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Joints in two dimensions

We began considering two-dimensional structures, assuming that all the bricks are of width 1, assembled in a plane. A fulcrum effect, which is the angular torque exerted over two joined bricks, constitutes the principal cause for the breakage of a stressed structure of Lego bricks. We designed our model around this idea, describing the system of static forces inside a complex structure of Lego bricks as a network of rotational joints located at each union between brick pairs and subject to loads (fig. 2.2).

Figure 2.1: Fulcrum effect: a \( 2\times 1 \)union resists more than twice the load of a \( 1\times 1 \) because the second knob is farther away from the axis of rotation.


Table 2.1: Estimated minimal torque capacities of the basic types of joints. Note: these values correct the ones on [48, table 1].
Joint size (\( \omega \)) Approximate torque capacity ( \( \kappa _{\omega } \))
knobs N-m \( \times 10^{-3} \)
1 12.7
2 61.5
3 109.8
4 192.7
5 345.0
6 424.0

Bricks joined by just one knob resist only a small amount of torque; bigger unions are stronger. The resistance of the joint depends on the number of knobs involved. We measured the minimum amount of stress that different linear (\( 1\times 1 \), \( 2\times 1 \), \( 3\times 1 \), etc.) unions of brick pairs support (table 2.1).

From a structure formed by a combination of bricks, our model builds a network with joints of different capacities, according to the table. Each idealized joint is placed at the center of the area of contact between every pair of bricks. A margin of safety, set to 20% in our experiments, is discounted from the resistances of all joints in the structure, to ensure robustness in the model's predictions.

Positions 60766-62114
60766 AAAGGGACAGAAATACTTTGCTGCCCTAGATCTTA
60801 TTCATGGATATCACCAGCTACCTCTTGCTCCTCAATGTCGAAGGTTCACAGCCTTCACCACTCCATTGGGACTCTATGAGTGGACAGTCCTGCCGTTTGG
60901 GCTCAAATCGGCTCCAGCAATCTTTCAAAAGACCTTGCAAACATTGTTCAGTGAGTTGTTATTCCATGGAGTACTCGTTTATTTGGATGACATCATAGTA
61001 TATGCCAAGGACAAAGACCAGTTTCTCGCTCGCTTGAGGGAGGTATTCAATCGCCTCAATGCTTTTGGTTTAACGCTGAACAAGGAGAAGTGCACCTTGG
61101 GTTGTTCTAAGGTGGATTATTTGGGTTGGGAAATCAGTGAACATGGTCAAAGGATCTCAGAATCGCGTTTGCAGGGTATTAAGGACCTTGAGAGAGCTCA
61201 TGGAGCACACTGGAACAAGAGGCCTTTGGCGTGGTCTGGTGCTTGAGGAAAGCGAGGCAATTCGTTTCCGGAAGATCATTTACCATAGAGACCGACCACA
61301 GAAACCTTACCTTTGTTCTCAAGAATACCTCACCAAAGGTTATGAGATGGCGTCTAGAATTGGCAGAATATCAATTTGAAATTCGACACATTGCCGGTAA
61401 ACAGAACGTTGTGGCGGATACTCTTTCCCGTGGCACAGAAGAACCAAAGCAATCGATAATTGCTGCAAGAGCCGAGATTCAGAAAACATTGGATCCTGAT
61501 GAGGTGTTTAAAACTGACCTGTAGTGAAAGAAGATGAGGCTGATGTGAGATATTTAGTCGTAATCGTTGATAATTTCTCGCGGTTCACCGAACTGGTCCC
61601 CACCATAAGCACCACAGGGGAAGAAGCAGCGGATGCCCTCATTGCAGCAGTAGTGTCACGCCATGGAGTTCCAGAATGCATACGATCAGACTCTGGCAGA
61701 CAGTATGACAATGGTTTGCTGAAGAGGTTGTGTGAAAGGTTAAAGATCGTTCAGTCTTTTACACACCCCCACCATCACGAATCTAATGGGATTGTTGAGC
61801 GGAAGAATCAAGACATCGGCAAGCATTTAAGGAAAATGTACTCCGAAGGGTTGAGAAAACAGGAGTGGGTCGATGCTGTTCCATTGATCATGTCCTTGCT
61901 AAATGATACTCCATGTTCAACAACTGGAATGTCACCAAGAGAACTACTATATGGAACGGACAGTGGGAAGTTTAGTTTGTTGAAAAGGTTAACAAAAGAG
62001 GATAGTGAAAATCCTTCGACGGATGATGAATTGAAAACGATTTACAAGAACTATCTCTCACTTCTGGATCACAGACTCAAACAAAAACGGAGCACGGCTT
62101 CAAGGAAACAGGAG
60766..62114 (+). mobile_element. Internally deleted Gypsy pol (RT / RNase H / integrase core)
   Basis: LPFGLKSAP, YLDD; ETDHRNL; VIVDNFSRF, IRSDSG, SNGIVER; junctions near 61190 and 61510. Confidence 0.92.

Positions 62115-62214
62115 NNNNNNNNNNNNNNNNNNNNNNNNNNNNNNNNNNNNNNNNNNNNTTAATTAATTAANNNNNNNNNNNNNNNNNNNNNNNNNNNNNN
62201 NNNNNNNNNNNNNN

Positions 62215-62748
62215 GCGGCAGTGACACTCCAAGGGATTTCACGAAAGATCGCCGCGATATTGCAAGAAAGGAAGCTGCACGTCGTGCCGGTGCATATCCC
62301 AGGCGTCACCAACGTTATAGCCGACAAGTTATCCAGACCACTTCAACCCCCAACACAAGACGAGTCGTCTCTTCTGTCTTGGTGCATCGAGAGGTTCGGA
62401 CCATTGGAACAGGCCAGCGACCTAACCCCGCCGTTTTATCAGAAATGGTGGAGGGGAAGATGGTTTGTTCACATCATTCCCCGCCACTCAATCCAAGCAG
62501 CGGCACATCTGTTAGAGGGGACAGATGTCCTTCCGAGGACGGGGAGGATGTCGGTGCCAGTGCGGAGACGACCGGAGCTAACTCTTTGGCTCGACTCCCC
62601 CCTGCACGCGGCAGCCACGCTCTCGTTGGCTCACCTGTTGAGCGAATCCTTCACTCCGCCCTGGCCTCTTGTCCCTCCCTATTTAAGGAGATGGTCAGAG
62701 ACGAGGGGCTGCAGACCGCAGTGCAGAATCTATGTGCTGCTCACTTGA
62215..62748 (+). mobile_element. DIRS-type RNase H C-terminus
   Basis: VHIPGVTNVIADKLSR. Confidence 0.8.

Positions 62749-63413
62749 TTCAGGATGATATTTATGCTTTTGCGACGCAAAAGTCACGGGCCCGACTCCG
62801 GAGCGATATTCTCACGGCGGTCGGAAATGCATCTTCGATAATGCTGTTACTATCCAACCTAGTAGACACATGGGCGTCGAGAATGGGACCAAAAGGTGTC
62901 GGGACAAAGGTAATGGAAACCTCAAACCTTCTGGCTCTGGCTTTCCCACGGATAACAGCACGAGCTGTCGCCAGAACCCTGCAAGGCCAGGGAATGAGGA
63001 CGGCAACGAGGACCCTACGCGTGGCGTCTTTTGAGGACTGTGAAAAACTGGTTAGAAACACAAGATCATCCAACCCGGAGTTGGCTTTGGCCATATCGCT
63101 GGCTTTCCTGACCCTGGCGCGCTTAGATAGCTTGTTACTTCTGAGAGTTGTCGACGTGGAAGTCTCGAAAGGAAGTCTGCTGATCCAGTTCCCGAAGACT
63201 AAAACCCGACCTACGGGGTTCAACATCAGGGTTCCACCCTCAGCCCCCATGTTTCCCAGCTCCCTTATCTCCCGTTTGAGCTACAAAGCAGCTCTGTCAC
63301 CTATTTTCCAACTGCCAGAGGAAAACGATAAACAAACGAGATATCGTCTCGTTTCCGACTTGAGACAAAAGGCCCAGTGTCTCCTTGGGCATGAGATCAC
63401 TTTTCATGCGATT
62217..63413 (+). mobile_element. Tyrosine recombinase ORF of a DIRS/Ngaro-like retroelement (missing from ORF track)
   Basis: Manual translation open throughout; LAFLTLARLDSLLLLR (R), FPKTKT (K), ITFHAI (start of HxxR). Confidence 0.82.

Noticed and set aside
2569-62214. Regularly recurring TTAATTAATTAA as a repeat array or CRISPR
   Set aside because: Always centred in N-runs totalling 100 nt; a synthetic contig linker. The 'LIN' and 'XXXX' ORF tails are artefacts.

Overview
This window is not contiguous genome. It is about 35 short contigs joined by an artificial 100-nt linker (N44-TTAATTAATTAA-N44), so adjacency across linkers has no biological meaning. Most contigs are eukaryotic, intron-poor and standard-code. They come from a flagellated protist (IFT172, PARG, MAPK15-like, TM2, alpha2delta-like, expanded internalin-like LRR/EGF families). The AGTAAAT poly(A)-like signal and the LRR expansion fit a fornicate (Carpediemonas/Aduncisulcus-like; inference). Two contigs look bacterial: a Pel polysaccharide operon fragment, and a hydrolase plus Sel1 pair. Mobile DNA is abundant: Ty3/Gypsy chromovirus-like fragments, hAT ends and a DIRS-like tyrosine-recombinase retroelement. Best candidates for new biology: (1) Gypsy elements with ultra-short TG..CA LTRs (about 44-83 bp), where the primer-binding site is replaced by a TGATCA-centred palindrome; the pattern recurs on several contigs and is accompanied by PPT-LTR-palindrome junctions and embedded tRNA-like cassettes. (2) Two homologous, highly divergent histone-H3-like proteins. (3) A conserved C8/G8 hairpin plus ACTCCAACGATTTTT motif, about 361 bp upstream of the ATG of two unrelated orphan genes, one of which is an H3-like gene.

All forces acting in the structure have to be in equilibrium for it to be static. Each brick generates, by its weight, a gravitational force acting downwards. There may be other forces generated by external loads.

Each force has a site of application in one brick -- each brick's weight is a force applied to itself; external forces also ``enter'' the structure through one brick -- and has to be canceled by one or more reaction forces for that brick to be stable. Reaction forces can come from any of the joints that connect it to neighbor bricks. But the brick exerting a reaction force becomes unstable and has to be stabilized in turn by a reaction from a third brick. The load seems to ``flow'' from one brick to the other. Thus by the action-reaction principle, a load is propagated through the network until finally absorbed by a fixed body, the ``ground''.

Figure 2.2: Model of a 2D Lego structure showing the brick outlines (rectangles), centers of mass (circles), joints (diagonal lines, with axis located at the star), and ``ground'' where the structure is attached (shaded area). The thickness of the joint's lines is proportional to the strength of the joint. A distribution of forces was calculated: highly stressed joints are shown in light color, whereas those more relaxed are darker. Note that the x and y axis are in different scales.


The principle of propagation of forces described, combined with the limitations imposed to each individual joint, generates a set of equations (section 2.2.6). A solution means that there is a way to distribute all the forces along the structure. This is the principle of our simulator: as long as there is a way to distribute the weights among the network of bricks such that no joint is stressed beyond its maximum capacity, the structure will not break.

next up previous
Next: From 2- to 3-dimensional Up: Simulating Bricks Structures Previous: Lego Bricks
Pablo Funes